Studying how people learn is the objective of educational psychologists. Through evaluation of various learning methods on student outcomes, these professionals research and strive to improve the instructional process. They take into account the unique needs of the educational institution and its students, including gifted learners and those with learning disabilities.
In order to fully understand best practices for dissemination, as well as absorption of knowledge, educational psychologists incorporate related topics into their work in this field, including behavioral psychology, developmental psychology and cognitive psychology. Educational psychologists are an integral part of educational institutions and learning centers worldwide, providing crucial information needed to develop successful learning methods and materials.
We explore how to become an educational psychologist as well as careers in educational psychology below.
What does an educational psychologist do?
Typically, educational psychologists are hired by schools or educational institutions to work with administration and staff to develop and implement successful learning programs for students. Some may choose contracted, consulting work with independent organizations that design learning materials or create specialty curriculum. Regardless of the employer, it’s important to obtain the following skills if interested in pursuing educational psychology careers:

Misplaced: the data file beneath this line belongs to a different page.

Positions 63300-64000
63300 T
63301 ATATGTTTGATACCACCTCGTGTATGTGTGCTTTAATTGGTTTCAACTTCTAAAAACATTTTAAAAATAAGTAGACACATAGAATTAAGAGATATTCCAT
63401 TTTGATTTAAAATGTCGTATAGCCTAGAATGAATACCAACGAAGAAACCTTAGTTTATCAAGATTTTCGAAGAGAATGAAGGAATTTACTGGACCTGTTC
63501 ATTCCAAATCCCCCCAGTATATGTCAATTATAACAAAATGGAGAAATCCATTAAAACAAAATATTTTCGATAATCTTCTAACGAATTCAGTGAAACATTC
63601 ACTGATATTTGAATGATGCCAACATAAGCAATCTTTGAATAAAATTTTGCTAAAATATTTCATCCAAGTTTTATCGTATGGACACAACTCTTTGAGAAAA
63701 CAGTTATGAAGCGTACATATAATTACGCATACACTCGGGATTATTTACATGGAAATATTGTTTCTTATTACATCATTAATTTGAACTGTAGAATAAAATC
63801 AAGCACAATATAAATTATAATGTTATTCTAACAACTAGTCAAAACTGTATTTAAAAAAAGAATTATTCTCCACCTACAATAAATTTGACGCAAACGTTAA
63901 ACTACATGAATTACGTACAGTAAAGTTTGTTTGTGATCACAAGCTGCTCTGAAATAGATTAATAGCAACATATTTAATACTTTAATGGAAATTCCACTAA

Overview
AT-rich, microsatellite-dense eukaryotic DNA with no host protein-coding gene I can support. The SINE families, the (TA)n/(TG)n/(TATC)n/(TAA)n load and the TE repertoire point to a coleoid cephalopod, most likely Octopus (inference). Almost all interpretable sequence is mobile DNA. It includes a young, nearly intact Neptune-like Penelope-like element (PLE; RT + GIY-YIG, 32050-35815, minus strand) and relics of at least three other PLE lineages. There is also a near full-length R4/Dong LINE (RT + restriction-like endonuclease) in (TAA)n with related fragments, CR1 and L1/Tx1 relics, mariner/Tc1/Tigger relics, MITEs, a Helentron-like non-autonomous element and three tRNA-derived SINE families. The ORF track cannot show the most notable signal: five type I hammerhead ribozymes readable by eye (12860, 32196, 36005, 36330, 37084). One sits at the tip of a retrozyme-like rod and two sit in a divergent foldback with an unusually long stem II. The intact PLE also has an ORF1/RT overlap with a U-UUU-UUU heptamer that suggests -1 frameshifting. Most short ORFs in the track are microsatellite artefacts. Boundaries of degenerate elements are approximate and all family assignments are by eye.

SKILLS & COMPETENCIES
In practice, an educational psychologist may consider various methods of psychometric testing, data collection, program development and research evaluation to advise staff and administration on the best learning practices for their institution or organization.
Below are four primary specializations within educational psychologist careers that provide a better understanding of the responsibilities unique to this profession.